We’ve launched new merchandise and having a giveaway in which you can win a $10 voucher to our store! You can participate until March 5th: https://gleam.io/qhWur/merchandise-gift-coupons-giveaway
I’m writing this week’s blogpost because this comic came from my experience playing my first “18XX” game this month. Many thanks to Jeroen, Nele en Niels for playing two games of 18Cheasapeak and one game of 1899 with me and helping me out when my mind started creating Dixit-like mental images trying to understand it all. 🙂
For those that don’t know, 18xx games are games based around the idea of running train companies and dealing with the stocks that make up these companies. They are quite involved and do require a bit of help from a calculator or even a spreadsheet. Generally, though, the rules aren’t more complex than a heavy euro game in my experience so far. If you want a really good primer on what 18XX games are and why they are so fascinating, I highly recommend No Pun Included’s video on the topic.
I’m someone who likes to try any game at least once because I want to see why people enjoy them. This has led to me playing a 24 hour long game of Diplomacy, which made me realise it wasn’t for me. But it also made me go to Poldercon, a Dutch convention focussed on miniature wargames to play two very enjoyable games of Infinity for example.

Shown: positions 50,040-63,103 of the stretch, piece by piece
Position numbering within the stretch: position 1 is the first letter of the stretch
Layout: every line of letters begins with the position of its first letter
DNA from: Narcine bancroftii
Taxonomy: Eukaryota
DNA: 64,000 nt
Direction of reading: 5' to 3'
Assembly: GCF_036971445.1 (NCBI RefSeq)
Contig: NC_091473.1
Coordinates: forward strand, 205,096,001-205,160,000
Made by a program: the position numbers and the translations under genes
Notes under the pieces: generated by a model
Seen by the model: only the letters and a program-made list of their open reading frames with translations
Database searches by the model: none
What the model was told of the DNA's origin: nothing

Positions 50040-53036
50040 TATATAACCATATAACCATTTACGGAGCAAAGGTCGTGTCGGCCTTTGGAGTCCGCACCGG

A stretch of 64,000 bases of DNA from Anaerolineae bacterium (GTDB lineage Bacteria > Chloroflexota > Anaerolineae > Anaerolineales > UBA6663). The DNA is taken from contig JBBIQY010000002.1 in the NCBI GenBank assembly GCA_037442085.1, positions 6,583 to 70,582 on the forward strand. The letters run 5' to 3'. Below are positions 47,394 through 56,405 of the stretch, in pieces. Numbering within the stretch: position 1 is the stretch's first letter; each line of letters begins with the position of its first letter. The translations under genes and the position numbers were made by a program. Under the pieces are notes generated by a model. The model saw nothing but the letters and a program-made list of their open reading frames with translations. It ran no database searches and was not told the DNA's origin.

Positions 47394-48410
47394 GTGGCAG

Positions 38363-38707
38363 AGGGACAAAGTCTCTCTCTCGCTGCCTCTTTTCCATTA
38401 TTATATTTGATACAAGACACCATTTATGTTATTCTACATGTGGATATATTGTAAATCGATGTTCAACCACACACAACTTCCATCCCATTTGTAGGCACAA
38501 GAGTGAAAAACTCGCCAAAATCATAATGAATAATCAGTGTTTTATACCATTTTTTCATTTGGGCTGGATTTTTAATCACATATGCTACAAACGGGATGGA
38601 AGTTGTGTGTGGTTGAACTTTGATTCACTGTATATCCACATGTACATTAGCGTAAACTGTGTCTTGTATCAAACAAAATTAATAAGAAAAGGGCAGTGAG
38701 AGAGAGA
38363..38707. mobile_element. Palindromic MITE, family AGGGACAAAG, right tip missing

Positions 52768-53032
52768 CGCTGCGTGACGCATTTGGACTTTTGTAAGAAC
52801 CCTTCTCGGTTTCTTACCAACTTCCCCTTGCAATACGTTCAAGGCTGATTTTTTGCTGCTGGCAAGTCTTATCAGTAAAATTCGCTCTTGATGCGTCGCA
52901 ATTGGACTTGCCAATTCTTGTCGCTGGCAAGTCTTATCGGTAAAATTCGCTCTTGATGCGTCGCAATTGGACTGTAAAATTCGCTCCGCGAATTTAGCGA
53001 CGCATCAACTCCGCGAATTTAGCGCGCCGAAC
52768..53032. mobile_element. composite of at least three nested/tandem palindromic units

18XX games always sounded very mathy and way too heavy but thanks to NPI’s video I realised that that may not be the case. However, the high costs of getting a game and a big poker set kept me from purchasing one just to try it out. Luckily, semi-local gamer Jeroen was smitten by the concept and has been getting several 18XX games and asked if I wanted to join in on an online game using 18xx.games, a website that lets you play several different versions over the internet.
While I’m dreadfully bad at it so far and have experienced all the beginner errors of getting companies dumped on me or taken over hostilely, I did enjoy my first three games. The 18XX.games website enforces and automates the rules nicely, plus the option to play asynchronously works well and it even allows you to copy a game and play it with yourself to understand where the game is heading. I really want to play a game psychically as I feel I don’t fully understand how to play well and because of all the automation gives me less of a feel of what the impact is during certain choices. But in these locked-down times, it has been a fun introduction to a new genre of gaming.
If you like economic games I would recommend looking at 18XX games. It has some very cool ideas that I personally haven’t seen before and I think a lot of heavier gamers will enjoy it. 18Chesapeake in my experience a great starting point as the rulebook is well done and once you’ve played a game, you can pretty easily apply your rules knowledge to learn more complex editions.